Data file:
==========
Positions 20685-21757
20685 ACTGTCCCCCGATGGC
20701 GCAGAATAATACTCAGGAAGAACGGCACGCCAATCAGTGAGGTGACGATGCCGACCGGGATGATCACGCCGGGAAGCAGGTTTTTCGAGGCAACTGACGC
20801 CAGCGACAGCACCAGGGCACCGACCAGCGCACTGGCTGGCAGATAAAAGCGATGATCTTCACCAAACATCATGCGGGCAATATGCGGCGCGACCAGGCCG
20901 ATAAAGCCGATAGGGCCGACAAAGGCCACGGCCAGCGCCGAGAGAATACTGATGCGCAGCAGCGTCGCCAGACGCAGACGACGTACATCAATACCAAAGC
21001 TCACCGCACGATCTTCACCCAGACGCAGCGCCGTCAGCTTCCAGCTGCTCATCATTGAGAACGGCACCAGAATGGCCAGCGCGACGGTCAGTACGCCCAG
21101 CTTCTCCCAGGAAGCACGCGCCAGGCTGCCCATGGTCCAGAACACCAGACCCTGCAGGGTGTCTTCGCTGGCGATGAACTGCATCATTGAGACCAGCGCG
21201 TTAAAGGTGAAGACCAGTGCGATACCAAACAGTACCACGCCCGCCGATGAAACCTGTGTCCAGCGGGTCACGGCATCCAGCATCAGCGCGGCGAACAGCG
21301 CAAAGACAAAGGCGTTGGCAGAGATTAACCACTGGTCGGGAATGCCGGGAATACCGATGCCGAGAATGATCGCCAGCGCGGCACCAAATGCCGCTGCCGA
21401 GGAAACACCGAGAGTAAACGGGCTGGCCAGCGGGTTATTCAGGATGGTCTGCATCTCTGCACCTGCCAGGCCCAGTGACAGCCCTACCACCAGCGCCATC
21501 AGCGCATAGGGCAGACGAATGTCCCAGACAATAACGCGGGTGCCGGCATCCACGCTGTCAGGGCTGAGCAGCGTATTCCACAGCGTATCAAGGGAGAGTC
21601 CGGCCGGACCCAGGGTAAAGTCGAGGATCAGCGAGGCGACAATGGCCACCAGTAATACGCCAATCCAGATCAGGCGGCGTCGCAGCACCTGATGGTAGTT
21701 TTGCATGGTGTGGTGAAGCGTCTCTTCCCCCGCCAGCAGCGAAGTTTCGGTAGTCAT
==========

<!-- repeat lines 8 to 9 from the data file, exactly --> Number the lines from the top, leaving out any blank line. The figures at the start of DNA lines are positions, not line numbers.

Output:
21201 TTAAAGGTGAAGACCAGTGCGATACCAAACAGTACCACGCCCGCCGATGAAACCTGTGTCCAGCGGGTCACGGCATCCAGCATCAGCGCGGCGAACAGCG
21301 CAAAGACAAAGGCGTTGGCAGAGATTAACCACTGGTCGGGAATGCCGGGAATACCGATGCCGAGAATGATCGCCAGCGCGGCACCAAATGCCGCTGCCGA